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Roland Pearsall - Sell Your Soul

~ CD Review ~

Jan 18, 2017
Kimmy Sophia Brown

It is always impressive when a person creates an entire album playing all the instruments and performing all the singing parts by themselves. I think the first time I heard someone do that was when the newly married Paul McCartney came out with McCartney during the breakup of the Beatles. Doing an album alone is a brave thing to do because it exposes the strengths and weaknesses of the musician. Paul snagged a number one hit with “Maybe I’m Amazed” but the critics went after him for creating an album with what amounted to an abundance of unfinished ideas. (I loved that album, by the way!)

Roland has a lot of strengths. His music bespeaks influences from the sixties that range from the Dave Clark Five and early Beatles, to the Moody Blues, the Zombies, Three Dog Night and Jim Morrison. He also has a flair for writing lyrics.

The title song, “Sell Your Soul” has a lot of energy and he has a good voice. The song is an insightful critique about life with our young hero trying to figure out a career and outmaneuver the sharks.

So I packed in the jobs and some girlfriends
For my distinguished career in song
But what do you know? Everywhere you go
It's the same old thing you have to be among
“Come here son and sign this contract.
I'm a good-old boy I won't let you down.
Percentage royalty, non-recoupable advance,
This record's gonna be the hit of the town.” Alright!

“You Won’t Be Seen” has a catchy tune, some interesting harpsichord work and complex background vocals. “Riding On” has a kind of call and response style of singing, scorched throughout with a frenetic electric lead guitar.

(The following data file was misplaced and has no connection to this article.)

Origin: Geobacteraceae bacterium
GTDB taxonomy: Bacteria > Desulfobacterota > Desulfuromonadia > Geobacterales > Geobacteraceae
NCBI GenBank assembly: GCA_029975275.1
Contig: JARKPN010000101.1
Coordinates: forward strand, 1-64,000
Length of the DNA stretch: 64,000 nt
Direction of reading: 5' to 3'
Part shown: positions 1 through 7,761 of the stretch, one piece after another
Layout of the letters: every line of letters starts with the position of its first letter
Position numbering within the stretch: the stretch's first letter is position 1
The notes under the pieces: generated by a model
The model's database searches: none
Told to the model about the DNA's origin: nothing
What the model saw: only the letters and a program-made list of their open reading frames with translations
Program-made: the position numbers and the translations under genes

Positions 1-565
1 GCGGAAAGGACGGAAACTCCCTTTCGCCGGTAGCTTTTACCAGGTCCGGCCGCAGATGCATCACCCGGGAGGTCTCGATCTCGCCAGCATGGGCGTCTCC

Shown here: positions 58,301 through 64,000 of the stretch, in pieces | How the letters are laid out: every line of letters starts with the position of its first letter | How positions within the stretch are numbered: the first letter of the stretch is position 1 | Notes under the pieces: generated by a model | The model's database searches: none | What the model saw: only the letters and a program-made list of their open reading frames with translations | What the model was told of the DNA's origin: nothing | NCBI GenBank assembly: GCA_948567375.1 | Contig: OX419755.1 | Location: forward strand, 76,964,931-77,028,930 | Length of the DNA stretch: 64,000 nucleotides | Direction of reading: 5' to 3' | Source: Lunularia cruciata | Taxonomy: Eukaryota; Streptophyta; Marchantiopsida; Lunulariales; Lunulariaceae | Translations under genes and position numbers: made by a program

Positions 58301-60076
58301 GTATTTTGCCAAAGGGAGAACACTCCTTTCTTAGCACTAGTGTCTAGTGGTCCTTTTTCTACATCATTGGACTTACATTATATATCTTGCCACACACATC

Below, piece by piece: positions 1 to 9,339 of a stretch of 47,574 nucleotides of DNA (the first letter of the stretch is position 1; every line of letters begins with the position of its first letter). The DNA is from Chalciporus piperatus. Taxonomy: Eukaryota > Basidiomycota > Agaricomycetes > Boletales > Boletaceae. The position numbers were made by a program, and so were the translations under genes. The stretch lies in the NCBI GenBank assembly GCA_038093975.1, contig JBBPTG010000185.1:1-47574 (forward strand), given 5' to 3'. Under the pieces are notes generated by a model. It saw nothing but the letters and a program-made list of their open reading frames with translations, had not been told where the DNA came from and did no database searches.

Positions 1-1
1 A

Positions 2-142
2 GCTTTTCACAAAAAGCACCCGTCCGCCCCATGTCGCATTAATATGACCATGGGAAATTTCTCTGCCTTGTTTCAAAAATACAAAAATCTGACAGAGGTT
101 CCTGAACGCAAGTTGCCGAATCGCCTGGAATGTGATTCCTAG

“In the Night” has a melodramatic intro, with an eerie Halloween feel and a spooky organ.

The pernicious acts of the murderers
Have caused affliction and despair
Innumerable amounts of suffering
It is all too much to bear

It would be a great background song for a grisly scene from “Twin Peaks” or some other crime drama. Toward the end his voice surges into what sounds like he’s channeling Jim Morrison of the Doors.

“Fog Country” opening bars reminds me of the Three Dog Night song “Mama told me not to come,” and then it goes ominous and foreboding. “Radiant Vessel” has a catchy chorus. “Next to You” features a driving electric guitar.

“Aerosol Can” is one of the best songs of the collection. It is clever and kooky, with imaginative lyrics. It reminds me of the B52’s “Rock Lobster”.

As I stood wholesome in a twisted line
She crafted my sandwich and looked oh so fine
So sweet and so gentle when her eyes met mine
I'll have to catch her at a better time

This album feels like it’s the first stage of a rocket that blasted off but it needs a bit more rocket fuel, as if it reached its burn out velocity prematurely. I would like to see a little more fuel, maybe the input of another creative mind that could help with the melodies. Roland has a lot of good ideas regarding production, lyrics and musicianship. I would like to see Roland team with a Lennon to bolster his McCartney.

Photo from Bandcamp - Roland Pearsall - Sell Your Soul

Kimmy Sophia Brown has loved humor and music and freedom for as long as she can remember.She is especially passionate about the environment and caring for animals.

She writes the column "From the Back Porch" as well as reviews of music in her column "MusicViews". Her goal in her music reviews is to introduce music she loves to people who may not have heard that particular artist or CD. For information about how to submit a CD for review, click here.

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